Bird started the 1987-88 campaign on fire. In the second game of the season, Bird capped the Bullets with 47 points
, including a three-pointer to tie the game and another bucket in overtime to win it. Two games later, he became the first Celtic to produce a 40/20 game with 44 points and 22 rebounds against the Pacers
But less than a week later, Bird attempted a behind-the-back dribble against the Cavaliers and strained both of his Achilles tendons. There were already bone spurs in the area and they snapped at the base of the tendon. Bird wasn't the same for the rest of the season. In fact, you could argue he wasn't the same for the rest of his career.
Still, Bird managed his second straight 50/40/90 year (52.7 percent from the field, 41.4 from three-point range, and 91.6 from the line). He also scored a career-high 29.9 points per game and finished second to Michael Jordan in MVP voting. What nobody knew at the time was that Bird's career had officially peaked, and the beginning of the end came a mere six games into the following season when Bird opted to have surgery to remove the bone spurs under his Achilles tendons. Larry missed the rest of that season. He came back for the 1989-90 season, but he had lost the strength in his legs, and then his back started to go out on him. He would retire a few years later, hobbled and in constant pain.
As a Bird superfan, I often think back to the halcyon days at the begining of that '88 season and find myself thinking "what if?" What if Larry had started on that special workout routine earlier in his career? Or even before his career had even started? Maybe he would have won more MVPs, captured more championships, maybe his career would have lasted longer and ended in a happier fashion.
For all the what ifs in Kobe Bryant's career -- and there are a handful -- the way he's honed his skills and prepared his body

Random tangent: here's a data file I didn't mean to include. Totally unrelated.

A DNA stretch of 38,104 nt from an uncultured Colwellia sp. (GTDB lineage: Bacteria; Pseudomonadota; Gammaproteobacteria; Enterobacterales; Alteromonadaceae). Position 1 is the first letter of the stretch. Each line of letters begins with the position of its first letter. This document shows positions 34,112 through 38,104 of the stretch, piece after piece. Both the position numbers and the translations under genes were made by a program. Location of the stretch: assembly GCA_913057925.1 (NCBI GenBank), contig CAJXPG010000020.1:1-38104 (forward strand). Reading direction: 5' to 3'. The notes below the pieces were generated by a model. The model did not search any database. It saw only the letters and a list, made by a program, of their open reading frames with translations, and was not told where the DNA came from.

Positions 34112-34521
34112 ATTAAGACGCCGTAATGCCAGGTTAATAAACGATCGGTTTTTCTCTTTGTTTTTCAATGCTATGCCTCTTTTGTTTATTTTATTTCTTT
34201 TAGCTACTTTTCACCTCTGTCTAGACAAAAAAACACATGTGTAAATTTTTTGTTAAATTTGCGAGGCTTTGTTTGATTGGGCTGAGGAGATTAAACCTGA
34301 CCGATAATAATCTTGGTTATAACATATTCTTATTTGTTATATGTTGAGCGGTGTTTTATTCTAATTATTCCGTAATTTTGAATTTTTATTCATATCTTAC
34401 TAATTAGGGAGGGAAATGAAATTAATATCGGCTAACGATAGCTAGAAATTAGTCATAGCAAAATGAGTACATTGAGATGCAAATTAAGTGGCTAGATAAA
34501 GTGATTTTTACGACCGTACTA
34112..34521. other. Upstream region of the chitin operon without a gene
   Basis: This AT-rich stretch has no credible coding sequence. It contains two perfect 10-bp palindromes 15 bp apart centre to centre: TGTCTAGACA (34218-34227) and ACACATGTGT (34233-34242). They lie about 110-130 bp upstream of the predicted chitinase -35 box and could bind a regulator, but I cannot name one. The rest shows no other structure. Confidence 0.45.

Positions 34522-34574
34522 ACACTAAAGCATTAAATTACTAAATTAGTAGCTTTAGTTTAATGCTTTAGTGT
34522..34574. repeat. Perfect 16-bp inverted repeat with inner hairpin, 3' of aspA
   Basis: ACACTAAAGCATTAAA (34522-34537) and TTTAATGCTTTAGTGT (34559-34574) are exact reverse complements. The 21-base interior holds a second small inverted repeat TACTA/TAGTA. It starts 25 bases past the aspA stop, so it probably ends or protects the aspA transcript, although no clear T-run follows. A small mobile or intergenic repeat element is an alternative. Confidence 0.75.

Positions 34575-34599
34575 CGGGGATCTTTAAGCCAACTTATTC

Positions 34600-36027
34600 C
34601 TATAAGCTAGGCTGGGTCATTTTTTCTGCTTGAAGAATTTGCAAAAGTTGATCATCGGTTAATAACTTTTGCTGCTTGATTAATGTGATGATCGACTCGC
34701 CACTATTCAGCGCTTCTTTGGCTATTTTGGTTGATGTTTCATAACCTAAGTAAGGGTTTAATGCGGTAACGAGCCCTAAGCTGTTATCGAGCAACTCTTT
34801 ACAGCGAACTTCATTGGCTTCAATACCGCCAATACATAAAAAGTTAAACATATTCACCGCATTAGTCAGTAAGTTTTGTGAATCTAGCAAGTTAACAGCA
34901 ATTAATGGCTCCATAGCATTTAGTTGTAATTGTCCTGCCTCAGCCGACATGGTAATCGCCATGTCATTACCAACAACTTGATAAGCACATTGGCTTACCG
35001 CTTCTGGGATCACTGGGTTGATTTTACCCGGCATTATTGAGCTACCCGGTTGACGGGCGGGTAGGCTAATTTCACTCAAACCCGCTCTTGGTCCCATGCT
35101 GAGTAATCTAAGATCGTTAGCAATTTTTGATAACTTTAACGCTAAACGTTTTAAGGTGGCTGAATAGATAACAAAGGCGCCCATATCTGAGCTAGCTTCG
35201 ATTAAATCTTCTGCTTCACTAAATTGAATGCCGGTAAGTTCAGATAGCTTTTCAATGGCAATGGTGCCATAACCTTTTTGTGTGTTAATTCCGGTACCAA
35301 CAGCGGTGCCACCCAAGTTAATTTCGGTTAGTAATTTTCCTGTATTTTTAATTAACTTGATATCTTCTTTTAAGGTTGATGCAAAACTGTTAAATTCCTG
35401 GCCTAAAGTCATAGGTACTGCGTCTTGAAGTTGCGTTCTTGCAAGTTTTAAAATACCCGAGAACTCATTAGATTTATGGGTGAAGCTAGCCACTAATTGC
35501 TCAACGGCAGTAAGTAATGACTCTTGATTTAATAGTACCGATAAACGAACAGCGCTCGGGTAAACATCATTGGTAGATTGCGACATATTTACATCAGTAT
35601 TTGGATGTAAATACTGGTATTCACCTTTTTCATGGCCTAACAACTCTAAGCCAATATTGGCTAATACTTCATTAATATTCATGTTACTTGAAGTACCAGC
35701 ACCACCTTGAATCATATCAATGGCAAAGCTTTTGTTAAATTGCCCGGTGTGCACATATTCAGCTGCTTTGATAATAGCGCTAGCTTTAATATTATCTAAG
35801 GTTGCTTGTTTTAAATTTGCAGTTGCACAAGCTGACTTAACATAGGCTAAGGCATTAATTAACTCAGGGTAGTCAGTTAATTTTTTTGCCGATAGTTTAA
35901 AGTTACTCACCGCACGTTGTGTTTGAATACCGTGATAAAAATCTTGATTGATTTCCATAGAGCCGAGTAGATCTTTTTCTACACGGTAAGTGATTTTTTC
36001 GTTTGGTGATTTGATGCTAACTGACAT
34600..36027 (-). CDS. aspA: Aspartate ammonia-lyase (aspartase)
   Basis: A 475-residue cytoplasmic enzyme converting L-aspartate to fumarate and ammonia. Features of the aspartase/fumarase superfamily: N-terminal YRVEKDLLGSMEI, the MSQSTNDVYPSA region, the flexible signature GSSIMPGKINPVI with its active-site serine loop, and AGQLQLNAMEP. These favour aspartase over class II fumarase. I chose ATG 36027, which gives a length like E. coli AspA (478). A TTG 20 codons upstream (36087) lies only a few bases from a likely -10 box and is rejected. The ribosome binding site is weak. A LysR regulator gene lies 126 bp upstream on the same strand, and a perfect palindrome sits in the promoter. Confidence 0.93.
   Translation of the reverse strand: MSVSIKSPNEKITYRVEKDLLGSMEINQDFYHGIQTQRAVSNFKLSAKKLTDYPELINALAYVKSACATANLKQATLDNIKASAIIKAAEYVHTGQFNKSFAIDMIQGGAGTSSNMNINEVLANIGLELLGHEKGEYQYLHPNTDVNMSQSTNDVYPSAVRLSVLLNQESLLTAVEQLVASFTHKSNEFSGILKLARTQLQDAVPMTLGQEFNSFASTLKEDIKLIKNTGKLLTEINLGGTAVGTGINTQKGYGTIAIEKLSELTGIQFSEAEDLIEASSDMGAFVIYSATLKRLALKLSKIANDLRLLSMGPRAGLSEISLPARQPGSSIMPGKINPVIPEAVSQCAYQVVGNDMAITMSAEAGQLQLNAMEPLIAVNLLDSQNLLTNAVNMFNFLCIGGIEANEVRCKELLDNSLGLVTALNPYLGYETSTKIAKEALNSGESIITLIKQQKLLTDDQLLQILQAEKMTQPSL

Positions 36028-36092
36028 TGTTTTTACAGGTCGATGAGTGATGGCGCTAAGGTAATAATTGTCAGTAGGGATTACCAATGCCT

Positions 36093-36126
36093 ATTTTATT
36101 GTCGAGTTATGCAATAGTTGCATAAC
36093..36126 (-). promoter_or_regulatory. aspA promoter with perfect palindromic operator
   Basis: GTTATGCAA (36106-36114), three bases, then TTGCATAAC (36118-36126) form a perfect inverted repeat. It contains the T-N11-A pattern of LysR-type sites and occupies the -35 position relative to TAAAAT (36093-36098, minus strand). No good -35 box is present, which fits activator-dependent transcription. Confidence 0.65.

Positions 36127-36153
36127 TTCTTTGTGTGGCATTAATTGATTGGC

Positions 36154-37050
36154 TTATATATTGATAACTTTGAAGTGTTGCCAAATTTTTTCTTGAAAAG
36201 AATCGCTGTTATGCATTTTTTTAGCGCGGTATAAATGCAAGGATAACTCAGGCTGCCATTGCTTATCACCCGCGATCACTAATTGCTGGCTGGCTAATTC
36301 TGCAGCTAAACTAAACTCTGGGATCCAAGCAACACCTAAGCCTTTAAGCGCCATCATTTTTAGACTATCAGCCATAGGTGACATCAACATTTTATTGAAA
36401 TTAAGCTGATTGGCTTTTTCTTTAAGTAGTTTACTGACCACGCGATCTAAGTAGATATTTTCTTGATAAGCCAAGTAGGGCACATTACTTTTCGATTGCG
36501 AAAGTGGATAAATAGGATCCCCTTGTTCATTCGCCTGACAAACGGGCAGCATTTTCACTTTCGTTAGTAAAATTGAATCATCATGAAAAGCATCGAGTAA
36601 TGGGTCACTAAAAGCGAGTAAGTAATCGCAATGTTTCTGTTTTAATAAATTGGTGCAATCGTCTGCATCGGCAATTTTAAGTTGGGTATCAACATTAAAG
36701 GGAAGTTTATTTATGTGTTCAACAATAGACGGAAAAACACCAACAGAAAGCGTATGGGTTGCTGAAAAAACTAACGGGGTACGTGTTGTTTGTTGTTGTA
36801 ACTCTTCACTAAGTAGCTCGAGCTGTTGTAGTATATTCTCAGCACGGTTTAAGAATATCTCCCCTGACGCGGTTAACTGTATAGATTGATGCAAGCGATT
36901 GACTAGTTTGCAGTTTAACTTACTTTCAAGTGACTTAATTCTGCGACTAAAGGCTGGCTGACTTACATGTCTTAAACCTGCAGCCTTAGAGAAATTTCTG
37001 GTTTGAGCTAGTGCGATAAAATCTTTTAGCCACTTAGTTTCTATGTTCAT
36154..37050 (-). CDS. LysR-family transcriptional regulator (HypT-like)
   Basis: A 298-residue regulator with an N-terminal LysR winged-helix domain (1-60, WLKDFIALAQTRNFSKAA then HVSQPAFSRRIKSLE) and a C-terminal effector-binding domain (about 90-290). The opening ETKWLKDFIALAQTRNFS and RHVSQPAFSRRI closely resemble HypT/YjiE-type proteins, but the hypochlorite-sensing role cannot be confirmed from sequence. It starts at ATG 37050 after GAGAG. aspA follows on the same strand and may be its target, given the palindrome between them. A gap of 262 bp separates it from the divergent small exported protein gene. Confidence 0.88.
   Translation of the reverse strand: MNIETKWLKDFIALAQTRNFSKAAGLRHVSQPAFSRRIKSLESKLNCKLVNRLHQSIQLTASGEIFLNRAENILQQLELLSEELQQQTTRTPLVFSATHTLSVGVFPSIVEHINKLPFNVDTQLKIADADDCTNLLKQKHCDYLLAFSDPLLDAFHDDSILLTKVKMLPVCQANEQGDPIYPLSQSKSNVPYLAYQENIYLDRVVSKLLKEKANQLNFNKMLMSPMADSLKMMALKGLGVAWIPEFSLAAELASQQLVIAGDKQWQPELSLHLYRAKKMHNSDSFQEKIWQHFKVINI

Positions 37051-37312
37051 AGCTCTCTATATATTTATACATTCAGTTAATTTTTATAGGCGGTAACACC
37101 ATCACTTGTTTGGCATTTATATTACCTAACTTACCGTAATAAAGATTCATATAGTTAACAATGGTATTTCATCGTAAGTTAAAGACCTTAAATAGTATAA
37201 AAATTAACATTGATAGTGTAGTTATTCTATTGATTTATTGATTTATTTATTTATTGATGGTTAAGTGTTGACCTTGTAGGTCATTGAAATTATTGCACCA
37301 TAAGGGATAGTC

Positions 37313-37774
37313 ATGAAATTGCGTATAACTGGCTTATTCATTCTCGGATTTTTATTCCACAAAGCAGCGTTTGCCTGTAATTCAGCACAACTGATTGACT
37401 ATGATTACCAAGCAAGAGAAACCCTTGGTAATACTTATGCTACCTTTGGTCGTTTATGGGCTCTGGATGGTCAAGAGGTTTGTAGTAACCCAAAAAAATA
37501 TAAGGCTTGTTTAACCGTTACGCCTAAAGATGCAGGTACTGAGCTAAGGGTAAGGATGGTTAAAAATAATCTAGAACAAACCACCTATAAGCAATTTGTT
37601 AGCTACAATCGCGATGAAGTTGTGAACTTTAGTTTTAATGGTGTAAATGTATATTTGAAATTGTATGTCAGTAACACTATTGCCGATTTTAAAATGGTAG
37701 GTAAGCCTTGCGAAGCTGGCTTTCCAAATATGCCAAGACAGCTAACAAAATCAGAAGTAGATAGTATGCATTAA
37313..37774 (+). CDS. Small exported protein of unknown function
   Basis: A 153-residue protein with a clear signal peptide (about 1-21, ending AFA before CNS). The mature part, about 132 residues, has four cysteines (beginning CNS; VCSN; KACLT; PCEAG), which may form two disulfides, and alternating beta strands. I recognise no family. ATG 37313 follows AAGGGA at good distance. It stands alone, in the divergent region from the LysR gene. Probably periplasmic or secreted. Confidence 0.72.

in a ceaseless effort to become The Best will not be among them. Early in his career, he didn't have a jump shot, so he worked on it and worked on it until he had one (ahem, Jason Kidd). A few years ago, Kobe felt like he was getting pushed around on the court, so he added 15 pounds of muscle to his lanky frame. Last summer, he shed a little bit of that excess weight so he could be quicker and more explosive. The man's freakin' shoes have been designed with a special alloy band inside the arch to cut (he thinks) hundredths of a second off his reaction time. Seriously
So no matter what else I ever say about the man, know this: I admire his work ethic and training habits. Other NBA players -- such as Kidd, Shaq, Vince Carter -- as great as they are and have been, they might have achieved so much more if only they'd pushed themselves the way Kobe has pushed himself. Of course, they'll never know for sure. But Kobe will.Editor's note:
Much of the information on Bird's career came from Peter May's The Big Three
. Buy several copies. Read it every night.
Labels: fitness, Kobe Bryant, Larry Bird